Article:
Michael Moushon and Glenn Forsythe are Boston-based musicians with lengthy studio tenures and expertise in development of music production tools. The pair undertook a major endeavor with Sounds Like Drums, which was initially available as a ReFill for Propellerhead Reason. The audio content is now also formatted for use with Native Instruments KONTAKT 2, iZotope iDrum, and Ableton Live as 24-bit samples at either 44.1 kHz or 96 kHz rates.
The heart of SLD was the effort to capture as much depth and nuance as possible from both a classic 1960s Rogers five-piece drum kit and a high-end, modern DW kit. Moushon and Forsythe filled over a dozen reels of Quantegy GP9 analog tape at a Boston studio, recording drummer Greg Kitto and other local session players. Kitto tracked the Rogers kit with a variety of snare drums, using wood sticks, hot rods, brushes, mallets, and his bare hands. The kits were captured with a collection of premium mics (Neumann, Royer, AEA, etc.) and preamps (Neve, Telefunken, Universal Audio, etc.). An additional partner, Randall Robbins, was instrumental in developing SLD for KONTAKT 2.
SLD appeals chiefly to rock/pop producers or desktop musicians who would prefer a live drummer but simply don't have access or means to accommodate one. These aren't dry, isolated samples. All mics capture the character of the studio's live room in addition to performance quirks and the characters of the kits themselves. The result is a much more convincing "performance" straight out of the box. Forsythe and others assembled painstaking demos in styles ranging from driving, Beatles-esque pop to hot raga, with impressive results. With velocity mapping of thirteen layers on the Rogers kit, very authentic sounding performances are possible, depending upon the time invested.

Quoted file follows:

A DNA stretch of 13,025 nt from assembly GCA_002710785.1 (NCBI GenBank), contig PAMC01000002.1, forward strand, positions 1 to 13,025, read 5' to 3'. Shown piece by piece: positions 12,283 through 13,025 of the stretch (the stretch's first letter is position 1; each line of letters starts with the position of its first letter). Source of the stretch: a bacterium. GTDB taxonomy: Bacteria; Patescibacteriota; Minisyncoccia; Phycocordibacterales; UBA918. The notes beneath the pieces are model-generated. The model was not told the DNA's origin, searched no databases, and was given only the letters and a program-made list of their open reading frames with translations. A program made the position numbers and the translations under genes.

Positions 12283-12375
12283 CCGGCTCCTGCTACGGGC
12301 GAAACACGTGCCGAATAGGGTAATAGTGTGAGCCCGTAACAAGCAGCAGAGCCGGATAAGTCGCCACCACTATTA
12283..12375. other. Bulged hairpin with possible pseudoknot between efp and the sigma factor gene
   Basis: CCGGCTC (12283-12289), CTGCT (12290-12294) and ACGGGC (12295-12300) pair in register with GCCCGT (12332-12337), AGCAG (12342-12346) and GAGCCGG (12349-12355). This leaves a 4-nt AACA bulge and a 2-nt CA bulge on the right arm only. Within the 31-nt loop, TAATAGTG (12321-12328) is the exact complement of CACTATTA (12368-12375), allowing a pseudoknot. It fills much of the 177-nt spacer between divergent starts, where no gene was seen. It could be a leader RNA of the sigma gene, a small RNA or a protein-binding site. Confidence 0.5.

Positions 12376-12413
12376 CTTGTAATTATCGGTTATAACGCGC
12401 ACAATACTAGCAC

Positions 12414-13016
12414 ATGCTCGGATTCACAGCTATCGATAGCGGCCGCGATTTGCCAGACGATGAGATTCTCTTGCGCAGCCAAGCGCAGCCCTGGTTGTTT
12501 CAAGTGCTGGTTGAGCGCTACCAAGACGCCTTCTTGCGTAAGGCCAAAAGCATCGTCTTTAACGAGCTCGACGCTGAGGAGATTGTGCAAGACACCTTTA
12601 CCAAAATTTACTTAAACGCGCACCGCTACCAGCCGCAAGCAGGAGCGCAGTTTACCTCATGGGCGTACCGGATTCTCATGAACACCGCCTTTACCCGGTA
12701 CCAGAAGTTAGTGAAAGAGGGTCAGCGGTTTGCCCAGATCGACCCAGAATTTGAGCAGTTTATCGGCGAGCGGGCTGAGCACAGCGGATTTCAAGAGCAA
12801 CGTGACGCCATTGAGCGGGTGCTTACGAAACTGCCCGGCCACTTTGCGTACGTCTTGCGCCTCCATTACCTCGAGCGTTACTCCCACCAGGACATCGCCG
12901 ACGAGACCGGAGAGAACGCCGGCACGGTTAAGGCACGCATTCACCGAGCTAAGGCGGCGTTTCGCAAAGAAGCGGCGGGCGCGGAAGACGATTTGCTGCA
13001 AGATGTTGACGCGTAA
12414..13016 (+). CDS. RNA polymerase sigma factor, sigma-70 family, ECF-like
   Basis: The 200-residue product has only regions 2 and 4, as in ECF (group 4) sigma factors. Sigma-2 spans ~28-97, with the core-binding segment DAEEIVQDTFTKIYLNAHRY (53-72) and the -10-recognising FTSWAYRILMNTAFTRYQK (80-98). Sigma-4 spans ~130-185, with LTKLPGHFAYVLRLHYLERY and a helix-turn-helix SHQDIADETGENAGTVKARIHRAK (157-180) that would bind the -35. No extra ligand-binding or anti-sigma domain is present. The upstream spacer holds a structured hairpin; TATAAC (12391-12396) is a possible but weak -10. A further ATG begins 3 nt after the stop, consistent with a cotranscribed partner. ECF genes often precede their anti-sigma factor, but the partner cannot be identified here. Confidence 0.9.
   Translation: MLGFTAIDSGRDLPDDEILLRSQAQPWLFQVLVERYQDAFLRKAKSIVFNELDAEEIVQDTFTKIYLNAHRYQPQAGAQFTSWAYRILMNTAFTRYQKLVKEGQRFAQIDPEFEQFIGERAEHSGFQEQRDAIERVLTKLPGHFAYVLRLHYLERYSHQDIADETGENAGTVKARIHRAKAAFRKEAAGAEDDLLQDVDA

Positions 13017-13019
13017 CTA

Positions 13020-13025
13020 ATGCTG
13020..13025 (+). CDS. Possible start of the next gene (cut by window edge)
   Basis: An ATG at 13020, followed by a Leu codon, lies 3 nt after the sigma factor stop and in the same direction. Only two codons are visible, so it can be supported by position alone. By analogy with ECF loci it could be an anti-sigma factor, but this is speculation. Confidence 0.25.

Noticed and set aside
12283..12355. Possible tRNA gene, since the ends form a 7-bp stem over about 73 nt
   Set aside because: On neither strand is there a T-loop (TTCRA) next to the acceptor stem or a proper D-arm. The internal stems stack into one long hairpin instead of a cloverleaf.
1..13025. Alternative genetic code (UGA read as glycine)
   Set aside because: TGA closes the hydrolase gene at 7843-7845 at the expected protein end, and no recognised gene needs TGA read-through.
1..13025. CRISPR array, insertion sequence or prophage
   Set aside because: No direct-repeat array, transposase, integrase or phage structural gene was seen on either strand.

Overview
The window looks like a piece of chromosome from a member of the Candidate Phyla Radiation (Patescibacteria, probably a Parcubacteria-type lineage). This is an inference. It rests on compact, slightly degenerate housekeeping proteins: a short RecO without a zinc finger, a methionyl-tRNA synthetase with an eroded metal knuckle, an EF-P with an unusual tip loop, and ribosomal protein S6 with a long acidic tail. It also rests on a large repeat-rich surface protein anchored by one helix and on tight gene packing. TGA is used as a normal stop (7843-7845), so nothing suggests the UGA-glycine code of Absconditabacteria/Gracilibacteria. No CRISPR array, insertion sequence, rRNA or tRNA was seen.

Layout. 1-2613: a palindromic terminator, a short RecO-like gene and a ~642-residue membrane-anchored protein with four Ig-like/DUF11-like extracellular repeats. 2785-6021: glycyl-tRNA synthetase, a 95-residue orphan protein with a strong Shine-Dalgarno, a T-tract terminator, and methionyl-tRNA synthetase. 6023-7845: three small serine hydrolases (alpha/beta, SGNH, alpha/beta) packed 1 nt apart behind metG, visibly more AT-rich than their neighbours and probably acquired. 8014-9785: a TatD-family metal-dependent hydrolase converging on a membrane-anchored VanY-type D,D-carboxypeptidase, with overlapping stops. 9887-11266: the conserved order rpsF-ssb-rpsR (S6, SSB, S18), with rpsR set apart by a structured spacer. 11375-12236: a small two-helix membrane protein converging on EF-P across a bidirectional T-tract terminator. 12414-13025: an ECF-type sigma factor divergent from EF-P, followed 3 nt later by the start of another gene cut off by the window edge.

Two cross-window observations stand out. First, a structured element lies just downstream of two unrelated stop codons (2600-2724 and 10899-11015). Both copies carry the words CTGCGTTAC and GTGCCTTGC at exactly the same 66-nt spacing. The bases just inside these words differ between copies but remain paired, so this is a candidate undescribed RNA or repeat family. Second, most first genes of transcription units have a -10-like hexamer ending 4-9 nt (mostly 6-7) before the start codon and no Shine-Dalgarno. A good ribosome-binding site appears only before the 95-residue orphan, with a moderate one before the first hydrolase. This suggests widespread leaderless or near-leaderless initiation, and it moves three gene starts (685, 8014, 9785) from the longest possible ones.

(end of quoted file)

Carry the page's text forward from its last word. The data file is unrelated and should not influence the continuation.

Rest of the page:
My mixing and mastering room at The Happy Club is built around Logic Pro. Logic users unfamiliar with the process of ReWiring Reason into Logic are welcome to email me for a useful tutorial I found online and some personal notes. Essentially, Logic requires creation of an Audio Instrument for sending MIDI data to Reason and a pair of Audio Objects for stereo playback. Or you can use the Logic/ReWire/Reason templates included with SLD. Default Reason rack configurations are also included in order to get you programming beats quickly. Users can use Reason's NN-XT sampler to customize the kits by swapping snares/sticks and "moving" room mics or altering the amount of microphone bleed.
I used SLD to demo new songs for a short tour by my band Ping. Once I had the ReWire process sorted (a personal first), sequencing was as easy with the ReFill as using my old Steinberg LM-4 bank, the creaky old Alesis HR-16, or Logic's own UltraBeat; and for rock and roll, it sounded better than any of those. I also saw great results using SLD when tracking a guitarist who wasn't playing well to a click track.
Others may be available, but SLD is the first multisampled drum library I've encountered with all samples tracked analog to tape. If you're really hunting for artifacts of the analog process, a few can be found. Crank the volume and overcompress an isolated cymbal crash, and maybe you'll hear a ghost tap on the snare. I heard some vocal chatter at the tail of one kick drum sample. But given that this package includes over 10,000 samples, the attention to detail is pretty staggering. Sounds Like Drums takes advantage of traditional analog recording methods and puts them in the hands of both non-traditional desktop musicians and pros alike. I'll always prefer live drummers, but I'm sure I'll use SLD for keeper tracks before long. ($85 MSRP for SLD Total 44.1, $100 for Total 96, other packages available for $20-$350; www.soundslikedrums.com)
Tape Op is a bi-monthly magazine devoted to the art of record making.